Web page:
This dashboard shows the number of active adult and youth congregate shelter beds in the congregate shelter system.

Goal F: Keep trailer sites and Safe Sleep program open after the pandemic 

The City received 120 trailers to use as emergency shelter for COVID-vulnerable unsheltered people. The City will continue to manage these trailers after the pandemic. 

The City will also continue to maintain some Safe Sleep sites that opened during the pandemic. More information on Safe Sleep is at the bottom of the page. 

This dashboard below shows the capacity of the trailer program and the Safe Sleep sites. 

Current shelter guest data

The dashboard below shows the current total of guests in the shelter system. It also shows the “occupancy” and “capacity” of the system.

  • The capacity of the system is the total of all congregate shelter beds plus all building units
  • The occupancy in the system is the total of all occupied beds and units

Read the data notes for more information. 

Data notes and sources

Congregate shelters include a common space with multiple beds. 
Non-congregate shelters include private units that may have multiple beds. Trailers are examples of non-congregate shelters. 
 
Non-congregate shelters can house multiple individuals in a single unit. So, the total guests is not the same as the total occupancy. 
 
COVID Capacity = all congregate beds + all non-congregate units 
COVID Capacity is all possible beds in congregate shelters, plus all possible units in trailers. It is the total number of beds or units that could shelter at least one person.  

Occupancy = occupied congregate beds + occupied non-congregate units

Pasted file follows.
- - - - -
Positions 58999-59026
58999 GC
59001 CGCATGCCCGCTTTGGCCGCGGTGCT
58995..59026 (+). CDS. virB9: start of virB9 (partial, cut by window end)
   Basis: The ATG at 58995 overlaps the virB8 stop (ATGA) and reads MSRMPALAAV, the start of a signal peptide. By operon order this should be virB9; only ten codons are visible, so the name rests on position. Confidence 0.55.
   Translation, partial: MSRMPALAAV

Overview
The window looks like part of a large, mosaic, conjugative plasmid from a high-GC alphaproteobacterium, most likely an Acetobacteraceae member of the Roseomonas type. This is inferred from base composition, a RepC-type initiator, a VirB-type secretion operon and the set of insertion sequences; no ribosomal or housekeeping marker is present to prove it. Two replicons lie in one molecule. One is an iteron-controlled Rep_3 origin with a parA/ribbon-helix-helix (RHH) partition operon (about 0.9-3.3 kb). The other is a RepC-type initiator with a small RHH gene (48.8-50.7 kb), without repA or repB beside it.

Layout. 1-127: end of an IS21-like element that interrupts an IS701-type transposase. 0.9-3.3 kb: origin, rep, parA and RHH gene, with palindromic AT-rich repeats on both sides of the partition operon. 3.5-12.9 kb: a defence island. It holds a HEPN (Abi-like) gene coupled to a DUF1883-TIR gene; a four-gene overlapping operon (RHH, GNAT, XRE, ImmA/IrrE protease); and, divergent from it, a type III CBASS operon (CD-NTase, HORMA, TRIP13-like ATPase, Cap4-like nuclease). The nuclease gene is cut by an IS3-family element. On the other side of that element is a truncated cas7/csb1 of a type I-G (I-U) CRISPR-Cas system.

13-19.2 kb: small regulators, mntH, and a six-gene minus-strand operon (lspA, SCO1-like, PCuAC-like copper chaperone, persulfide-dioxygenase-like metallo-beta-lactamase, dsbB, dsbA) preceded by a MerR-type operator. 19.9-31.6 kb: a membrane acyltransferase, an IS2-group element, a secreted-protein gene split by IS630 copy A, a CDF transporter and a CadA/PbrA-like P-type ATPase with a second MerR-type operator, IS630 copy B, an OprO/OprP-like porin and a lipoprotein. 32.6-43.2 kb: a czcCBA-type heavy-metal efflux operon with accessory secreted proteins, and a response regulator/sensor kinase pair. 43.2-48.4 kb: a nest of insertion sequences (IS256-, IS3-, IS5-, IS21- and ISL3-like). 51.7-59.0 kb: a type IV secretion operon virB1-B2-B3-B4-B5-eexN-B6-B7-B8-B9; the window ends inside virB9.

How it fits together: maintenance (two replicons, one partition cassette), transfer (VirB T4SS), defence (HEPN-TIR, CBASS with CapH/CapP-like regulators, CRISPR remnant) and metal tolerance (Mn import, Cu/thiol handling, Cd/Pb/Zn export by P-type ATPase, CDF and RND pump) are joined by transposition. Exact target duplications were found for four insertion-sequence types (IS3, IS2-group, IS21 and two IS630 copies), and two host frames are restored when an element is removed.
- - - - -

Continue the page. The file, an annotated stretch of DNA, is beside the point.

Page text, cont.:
Occupancy is the total number of occupied congregate beds, plus the total number of non-congregate units occupied with at least one individual. A unit with more than one individual is counted only once.  

Occupancy Rate = Occupancy ÷ COVID Capacity 
Occupancy Rate is Occupancy divided by COVID Capacity. Occupancy Rate reports how many of the possible beds or units available are occupied. 

Safe Sleep program

Even after expanding the shelter system, sometimes there are not enough resources available and some individuals are not ready to move inside.  No matter what, the City wants all residents of San Francisco to have access to: 

  • Safe and clean spaces to sleep 
  • Access to services 
  • Access to sanitation 

The Safe Sleep program is one new strategy to achieve this goal. People can sleep in tents at a safe distance from each other and off public sidewalks. This is a low-barrier program that: 

  • Implements COVID safety standards 
  • Offers 24/7 access (a guest can come and go any time of day) 
  • Connects clients to resources to exit homelessness 
  • Connects clients to services  

The City and its community partners manage Safe Sleep Villages. Safe Sleep Villages provide guests with access to: 

  • Food and water 
  • Medical care  
  • Behavioral health and harm reduction services 
  • Hygiene services, including toilets, showers and garbage 

There is 24/7 security and staffing at each site that ensure a safe environment. 

See the dashboard below for the number of Safe Sleep programs and guests.  

Some tent spaces allow for couples. So, there might be more individuals than tent spaces.